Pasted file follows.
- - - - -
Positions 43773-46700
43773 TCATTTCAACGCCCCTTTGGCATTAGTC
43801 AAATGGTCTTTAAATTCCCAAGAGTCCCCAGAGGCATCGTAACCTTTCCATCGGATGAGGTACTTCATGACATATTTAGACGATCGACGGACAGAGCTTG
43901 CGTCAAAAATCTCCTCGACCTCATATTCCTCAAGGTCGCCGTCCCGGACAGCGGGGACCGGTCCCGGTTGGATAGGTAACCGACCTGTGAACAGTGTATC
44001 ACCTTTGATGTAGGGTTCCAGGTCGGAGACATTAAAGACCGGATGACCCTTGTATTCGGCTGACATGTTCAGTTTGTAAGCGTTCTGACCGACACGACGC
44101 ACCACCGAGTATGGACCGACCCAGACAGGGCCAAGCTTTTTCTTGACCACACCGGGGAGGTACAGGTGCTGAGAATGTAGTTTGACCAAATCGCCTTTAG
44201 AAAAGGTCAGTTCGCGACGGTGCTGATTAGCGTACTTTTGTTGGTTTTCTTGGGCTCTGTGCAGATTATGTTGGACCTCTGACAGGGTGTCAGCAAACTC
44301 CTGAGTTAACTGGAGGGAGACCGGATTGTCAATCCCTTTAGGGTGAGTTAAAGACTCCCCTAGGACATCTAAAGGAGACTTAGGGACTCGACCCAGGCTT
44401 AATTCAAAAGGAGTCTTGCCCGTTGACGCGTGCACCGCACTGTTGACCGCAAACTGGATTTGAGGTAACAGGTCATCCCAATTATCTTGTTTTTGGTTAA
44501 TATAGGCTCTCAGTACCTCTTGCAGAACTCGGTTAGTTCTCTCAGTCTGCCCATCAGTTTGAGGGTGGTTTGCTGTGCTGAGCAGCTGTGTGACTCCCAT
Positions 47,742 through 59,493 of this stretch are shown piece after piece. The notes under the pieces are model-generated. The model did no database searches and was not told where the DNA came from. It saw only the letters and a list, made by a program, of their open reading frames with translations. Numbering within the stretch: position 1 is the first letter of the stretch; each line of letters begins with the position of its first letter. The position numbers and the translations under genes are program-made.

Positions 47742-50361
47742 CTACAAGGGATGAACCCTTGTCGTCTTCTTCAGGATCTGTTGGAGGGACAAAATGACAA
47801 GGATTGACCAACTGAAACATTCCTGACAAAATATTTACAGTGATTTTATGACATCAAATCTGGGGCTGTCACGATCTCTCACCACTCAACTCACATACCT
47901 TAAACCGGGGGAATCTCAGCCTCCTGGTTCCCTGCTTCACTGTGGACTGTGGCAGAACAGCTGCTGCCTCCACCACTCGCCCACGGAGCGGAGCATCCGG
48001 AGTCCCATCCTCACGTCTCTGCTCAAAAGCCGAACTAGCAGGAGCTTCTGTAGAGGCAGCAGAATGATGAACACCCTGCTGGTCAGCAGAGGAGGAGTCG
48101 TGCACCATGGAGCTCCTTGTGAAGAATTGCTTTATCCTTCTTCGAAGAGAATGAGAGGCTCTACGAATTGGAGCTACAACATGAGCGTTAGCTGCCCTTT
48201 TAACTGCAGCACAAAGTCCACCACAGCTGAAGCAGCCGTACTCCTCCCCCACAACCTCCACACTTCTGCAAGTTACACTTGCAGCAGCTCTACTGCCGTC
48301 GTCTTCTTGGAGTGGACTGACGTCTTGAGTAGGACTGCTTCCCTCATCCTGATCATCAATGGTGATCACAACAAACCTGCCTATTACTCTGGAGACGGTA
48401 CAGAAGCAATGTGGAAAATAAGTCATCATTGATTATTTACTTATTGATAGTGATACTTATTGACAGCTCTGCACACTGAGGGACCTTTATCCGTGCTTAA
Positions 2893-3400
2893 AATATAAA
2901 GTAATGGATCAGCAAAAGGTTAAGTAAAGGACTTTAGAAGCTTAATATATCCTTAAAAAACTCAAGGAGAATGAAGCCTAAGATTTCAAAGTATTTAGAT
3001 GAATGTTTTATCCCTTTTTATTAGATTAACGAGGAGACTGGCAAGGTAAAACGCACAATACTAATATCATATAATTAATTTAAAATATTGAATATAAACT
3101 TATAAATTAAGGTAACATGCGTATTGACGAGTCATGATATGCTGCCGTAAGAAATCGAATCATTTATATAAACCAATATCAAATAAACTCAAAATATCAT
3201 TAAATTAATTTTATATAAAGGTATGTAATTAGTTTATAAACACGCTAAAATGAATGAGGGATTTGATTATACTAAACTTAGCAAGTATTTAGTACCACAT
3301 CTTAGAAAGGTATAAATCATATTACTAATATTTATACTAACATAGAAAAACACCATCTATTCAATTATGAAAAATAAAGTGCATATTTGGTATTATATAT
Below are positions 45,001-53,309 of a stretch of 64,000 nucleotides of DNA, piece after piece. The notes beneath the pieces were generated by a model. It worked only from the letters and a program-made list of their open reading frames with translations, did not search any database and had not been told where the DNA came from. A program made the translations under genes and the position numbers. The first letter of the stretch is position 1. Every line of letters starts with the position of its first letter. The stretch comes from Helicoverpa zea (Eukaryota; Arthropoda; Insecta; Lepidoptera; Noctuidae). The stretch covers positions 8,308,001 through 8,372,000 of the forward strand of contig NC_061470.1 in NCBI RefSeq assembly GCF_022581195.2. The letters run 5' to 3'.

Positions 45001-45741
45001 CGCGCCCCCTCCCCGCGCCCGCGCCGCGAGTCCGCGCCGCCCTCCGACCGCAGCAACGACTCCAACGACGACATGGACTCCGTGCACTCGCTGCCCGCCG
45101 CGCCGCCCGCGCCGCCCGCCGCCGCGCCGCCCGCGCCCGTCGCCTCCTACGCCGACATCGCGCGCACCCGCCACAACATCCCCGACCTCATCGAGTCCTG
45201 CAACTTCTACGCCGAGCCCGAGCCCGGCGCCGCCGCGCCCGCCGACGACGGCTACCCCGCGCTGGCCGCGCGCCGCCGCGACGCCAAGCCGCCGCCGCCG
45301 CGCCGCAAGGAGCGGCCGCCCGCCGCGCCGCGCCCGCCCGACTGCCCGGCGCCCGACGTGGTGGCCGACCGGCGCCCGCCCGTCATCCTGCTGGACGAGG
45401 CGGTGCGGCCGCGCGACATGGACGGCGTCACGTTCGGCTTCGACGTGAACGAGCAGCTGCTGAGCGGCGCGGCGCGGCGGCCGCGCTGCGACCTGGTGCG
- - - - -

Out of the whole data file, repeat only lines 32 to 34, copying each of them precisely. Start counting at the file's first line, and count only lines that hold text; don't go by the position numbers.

45201 CAACTTCTACGCCGAGCCCGAGCCCGGCGCCGCCGCGCCCGCCGACGACGGCTACCCCGCGCTGGCCGCGCGCCGCCGCGACGCCAAGCCGCCGCCGCCG
45301 CGCCGCAAGGAGCGGCCGCCCGCCGCGCCGCGCCCGCCCGACTGCCCGGCGCCCGACGTGGTGGCCGACCGGCGCCCGCCCGTCATCCTGCTGGACGAGG
45401 CGGTGCGGCCGCGCGACATGGACGGCGTCACGTTCGGCTTCGACGTGAACGAGCAGCTGCTGAGCGGCGCGGCGCGGCGGCCGCGCTGCGACCTGGTGCG